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Self-Control and Demand for Preventive Health: Evidence from Hypertension in India

Author

Listed:
  • Liang Bai
  • Benjamin Handel
  • Edward Miguel
  • Gautam Rao

Abstract

Self-control problems constitute a potential explanation for the under-investment in preventive health care observed in low-income countries. A commonly proposed policy tool to solve such problems is offering consumers commitment devices. We conduct a field experiment to evaluate the effectiveness of different types of theoretically-motivated commitment contracts in increasing preventive doctor visits by hypertensive patients in rural India. We document varying levels of takeup of the different commitment contracts, but find no effects on actual doctor visits or individual health outcomes. Thus, a substantial number of individuals pay for commitments, but then fail to follow through on the specified task, losing money without experiencing any health benefit. We develop and structurally estimate a pre-specified model of consumer behavior under present bias with varying levels of naivete. The results are consistent with a large share of individuals being partially naive about their own self-control problems: in other words, they are sophisticated enough to demand some commitment, but overly optimistic about whether a given commitment is sufficiently strong to be effective. The results suggest that commitment devices may in practice be welfare diminishing, at least in some contexts, and serve as a cautionary tale about the role of these contracts in the health care sector.

Suggested Citation

  • Liang Bai & Benjamin Handel & Edward Miguel & Gautam Rao, 2017. "Self-Control and Demand for Preventive Health: Evidence from Hypertension in India," NBER Working Papers 23727, National Bureau of Economic Research, Inc.
  • Handle: RePEc:nbr:nberwo:23727
    Note: DEV HC
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    References listed on IDEAS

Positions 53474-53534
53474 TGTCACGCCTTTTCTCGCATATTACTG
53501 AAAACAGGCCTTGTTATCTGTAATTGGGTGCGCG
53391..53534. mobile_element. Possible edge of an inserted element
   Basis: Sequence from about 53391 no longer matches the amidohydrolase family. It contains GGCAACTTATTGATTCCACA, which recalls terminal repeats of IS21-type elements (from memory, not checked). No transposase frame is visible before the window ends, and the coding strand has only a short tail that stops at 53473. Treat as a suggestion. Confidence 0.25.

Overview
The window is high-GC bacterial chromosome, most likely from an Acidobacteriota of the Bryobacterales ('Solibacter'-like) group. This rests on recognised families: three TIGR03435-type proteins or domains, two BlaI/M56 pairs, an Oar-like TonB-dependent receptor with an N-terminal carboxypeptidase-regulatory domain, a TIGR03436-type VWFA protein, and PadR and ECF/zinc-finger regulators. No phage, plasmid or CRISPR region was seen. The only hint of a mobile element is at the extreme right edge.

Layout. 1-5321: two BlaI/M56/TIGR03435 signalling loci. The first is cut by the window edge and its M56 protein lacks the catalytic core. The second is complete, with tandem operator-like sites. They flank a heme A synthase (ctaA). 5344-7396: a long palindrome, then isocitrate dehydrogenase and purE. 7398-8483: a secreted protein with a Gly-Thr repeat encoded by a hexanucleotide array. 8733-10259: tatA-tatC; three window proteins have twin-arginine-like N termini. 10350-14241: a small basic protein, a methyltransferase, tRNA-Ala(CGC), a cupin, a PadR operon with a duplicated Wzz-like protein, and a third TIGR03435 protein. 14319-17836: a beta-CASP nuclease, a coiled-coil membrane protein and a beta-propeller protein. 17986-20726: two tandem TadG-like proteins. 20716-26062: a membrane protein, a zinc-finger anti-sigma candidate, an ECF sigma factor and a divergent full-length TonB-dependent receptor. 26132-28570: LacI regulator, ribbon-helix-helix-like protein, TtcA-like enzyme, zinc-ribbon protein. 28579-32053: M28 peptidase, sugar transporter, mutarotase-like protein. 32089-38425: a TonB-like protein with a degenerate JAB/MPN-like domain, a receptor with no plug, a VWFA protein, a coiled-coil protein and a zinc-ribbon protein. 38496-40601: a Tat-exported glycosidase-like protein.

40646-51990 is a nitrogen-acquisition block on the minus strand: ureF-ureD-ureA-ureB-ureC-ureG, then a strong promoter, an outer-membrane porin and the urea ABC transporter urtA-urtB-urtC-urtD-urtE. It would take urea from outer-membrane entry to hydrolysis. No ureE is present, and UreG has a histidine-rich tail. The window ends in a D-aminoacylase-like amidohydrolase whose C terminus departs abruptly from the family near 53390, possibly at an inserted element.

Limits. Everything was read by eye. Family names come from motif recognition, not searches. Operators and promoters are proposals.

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    1. Esther Duflo & Michael Kremer & Jonathan Robinson, 2011. "Nudging Farmers to Use Fertilizer: Theory and Experimental Evidence from Kenya," American Economic Review, American Economic Association, vol. 101(6), pages 2350-2390, October.
    2. Ashraf, Nava & Karlan, Dean & Yin, Wesley, 2010. "Female Empowerment: Impact of a Commitment Savings Product in the Philippines," World Development, Elsevier, vol. 38(3), pages 333-344, March.
    3. Anett John (née Hofmann), 2014. "When Commitment Fails - Evidence from a Regular Saver Product in the Philippines," STICERD - Economic Organisation and Public Policy Discussion Papers Series 55, Suntory and Toyota International Centres for Economics and Related Disciplines, LSE.
    4. Train,Kenneth E., 2009. "Discrete Choice Methods with Simulation," Cambridge Books, Cambridge University Press, number 9780521747387, April.
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    More about this item

    JEL classification:

    • D91 - Microeconomics - - Micro-Based Behavioral Economics - - - Role and Effects of Psychological, Emotional, Social, and Cognitive Factors on Decision Making
    • I12 - Health, Education, and Welfare - - Health - - - Health Behavior

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